THE number of people visiting the A&E department at Poole Hospital in August rose by seven per cent from to last year.

Increasing demand for emergency care has put pressure on the trust which runs the hospital and longer waiting times could see it miss out on extra funding.

Last month, the hospital had its busiest A&E Saturday on record with 235 people attending and 77 ambulances transporting patients for care.

Despite this, health chiefs are planning to close the emergency department as part of the hospital’s planned merger with Royal Bournemouth.

A judicial review challenging the shake-up of NHS services across Dorset failed last month although campaign group Defend Dorset NHS has lodged a request to appeal the decision.

So far this year, an average of about 200 people a day are visiting the department, putting pressure on the trust’s ability to meet national targets.

Poole Hospital fell short of the benchmark of having 95 per cent of people being seen within four hours in August which has left it at risk of missing out on additional funding.

Speaking at last week’s meeting of the trust’s board, its chief operating officer, Mark Mould, said: “It’s important that we recognise that the most challenging part of the work at Poole Hospital is its emergency care.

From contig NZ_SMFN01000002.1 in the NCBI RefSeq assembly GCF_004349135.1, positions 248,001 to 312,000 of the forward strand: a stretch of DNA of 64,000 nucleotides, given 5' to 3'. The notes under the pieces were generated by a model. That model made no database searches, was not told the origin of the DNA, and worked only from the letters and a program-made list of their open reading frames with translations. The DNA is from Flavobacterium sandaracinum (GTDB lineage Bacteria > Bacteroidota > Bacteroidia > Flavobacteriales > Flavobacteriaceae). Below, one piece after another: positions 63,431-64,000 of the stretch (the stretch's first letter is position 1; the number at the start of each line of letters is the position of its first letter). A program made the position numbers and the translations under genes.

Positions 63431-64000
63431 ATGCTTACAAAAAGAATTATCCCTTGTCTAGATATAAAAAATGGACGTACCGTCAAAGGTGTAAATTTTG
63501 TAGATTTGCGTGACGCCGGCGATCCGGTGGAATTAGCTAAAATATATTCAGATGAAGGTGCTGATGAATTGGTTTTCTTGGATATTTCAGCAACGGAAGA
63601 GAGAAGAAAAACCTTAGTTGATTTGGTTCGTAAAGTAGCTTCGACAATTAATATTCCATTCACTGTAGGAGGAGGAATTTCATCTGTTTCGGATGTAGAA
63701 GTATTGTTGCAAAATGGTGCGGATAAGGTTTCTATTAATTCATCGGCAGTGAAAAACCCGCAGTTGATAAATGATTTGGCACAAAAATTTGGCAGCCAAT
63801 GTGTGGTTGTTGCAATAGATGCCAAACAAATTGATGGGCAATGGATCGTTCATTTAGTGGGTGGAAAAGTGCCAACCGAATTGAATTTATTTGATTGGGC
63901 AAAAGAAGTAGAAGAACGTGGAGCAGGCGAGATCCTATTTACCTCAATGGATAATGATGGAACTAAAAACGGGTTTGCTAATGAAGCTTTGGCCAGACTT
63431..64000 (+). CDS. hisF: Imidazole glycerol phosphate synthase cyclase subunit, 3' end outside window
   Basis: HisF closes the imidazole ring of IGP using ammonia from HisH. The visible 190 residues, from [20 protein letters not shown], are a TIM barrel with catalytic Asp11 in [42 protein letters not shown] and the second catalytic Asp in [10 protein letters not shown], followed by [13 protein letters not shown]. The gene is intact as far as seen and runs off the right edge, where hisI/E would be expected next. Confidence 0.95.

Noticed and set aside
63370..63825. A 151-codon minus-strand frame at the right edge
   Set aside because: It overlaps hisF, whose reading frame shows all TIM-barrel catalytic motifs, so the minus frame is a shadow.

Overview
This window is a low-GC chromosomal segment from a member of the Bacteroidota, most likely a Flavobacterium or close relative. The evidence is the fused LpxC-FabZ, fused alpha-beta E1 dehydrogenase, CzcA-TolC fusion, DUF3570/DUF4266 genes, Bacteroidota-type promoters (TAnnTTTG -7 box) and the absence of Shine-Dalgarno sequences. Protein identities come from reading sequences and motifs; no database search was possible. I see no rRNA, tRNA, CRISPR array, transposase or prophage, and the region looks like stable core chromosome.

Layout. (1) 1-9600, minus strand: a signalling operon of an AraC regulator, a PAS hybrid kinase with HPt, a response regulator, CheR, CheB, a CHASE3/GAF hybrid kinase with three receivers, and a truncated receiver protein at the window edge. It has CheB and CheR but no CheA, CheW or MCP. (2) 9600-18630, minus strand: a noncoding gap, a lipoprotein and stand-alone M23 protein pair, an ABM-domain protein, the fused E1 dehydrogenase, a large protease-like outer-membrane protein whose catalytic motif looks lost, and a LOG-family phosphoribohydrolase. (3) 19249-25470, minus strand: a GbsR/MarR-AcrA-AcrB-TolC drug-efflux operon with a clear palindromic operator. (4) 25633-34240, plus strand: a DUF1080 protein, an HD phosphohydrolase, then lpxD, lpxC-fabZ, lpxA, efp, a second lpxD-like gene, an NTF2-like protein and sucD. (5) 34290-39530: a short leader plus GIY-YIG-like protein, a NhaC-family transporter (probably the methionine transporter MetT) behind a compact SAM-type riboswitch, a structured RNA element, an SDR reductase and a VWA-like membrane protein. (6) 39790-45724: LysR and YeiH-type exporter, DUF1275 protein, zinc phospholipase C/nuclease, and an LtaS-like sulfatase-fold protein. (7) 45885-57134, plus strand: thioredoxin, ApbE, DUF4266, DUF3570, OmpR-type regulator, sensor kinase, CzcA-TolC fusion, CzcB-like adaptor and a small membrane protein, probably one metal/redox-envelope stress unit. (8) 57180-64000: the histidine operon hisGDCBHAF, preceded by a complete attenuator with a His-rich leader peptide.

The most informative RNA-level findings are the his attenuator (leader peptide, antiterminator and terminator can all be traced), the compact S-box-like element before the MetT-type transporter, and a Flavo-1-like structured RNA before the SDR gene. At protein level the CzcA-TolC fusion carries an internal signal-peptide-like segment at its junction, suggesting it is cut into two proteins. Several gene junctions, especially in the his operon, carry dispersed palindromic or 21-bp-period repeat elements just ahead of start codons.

“A&E attendances were up by seven per cent a day in August and that is adding to the pressure.”

“We are not meeting the A&E standard of 95 per cent which means we could fall short of achieving the funding but there is still a chance if the Dorset-wide system hits its target.”

Despite being unlikely to have hit the 95 per cent target by the end of September, which is the end of the second quarter of the financial year, if the figure across the county is 93.8 per cent then Poole Hospital will still receive the funding.

If the target is met, then the trust will receive hundreds of thousands of pounds in additional money through the Department of Health’s £1.8bn sustainability and transformation fund.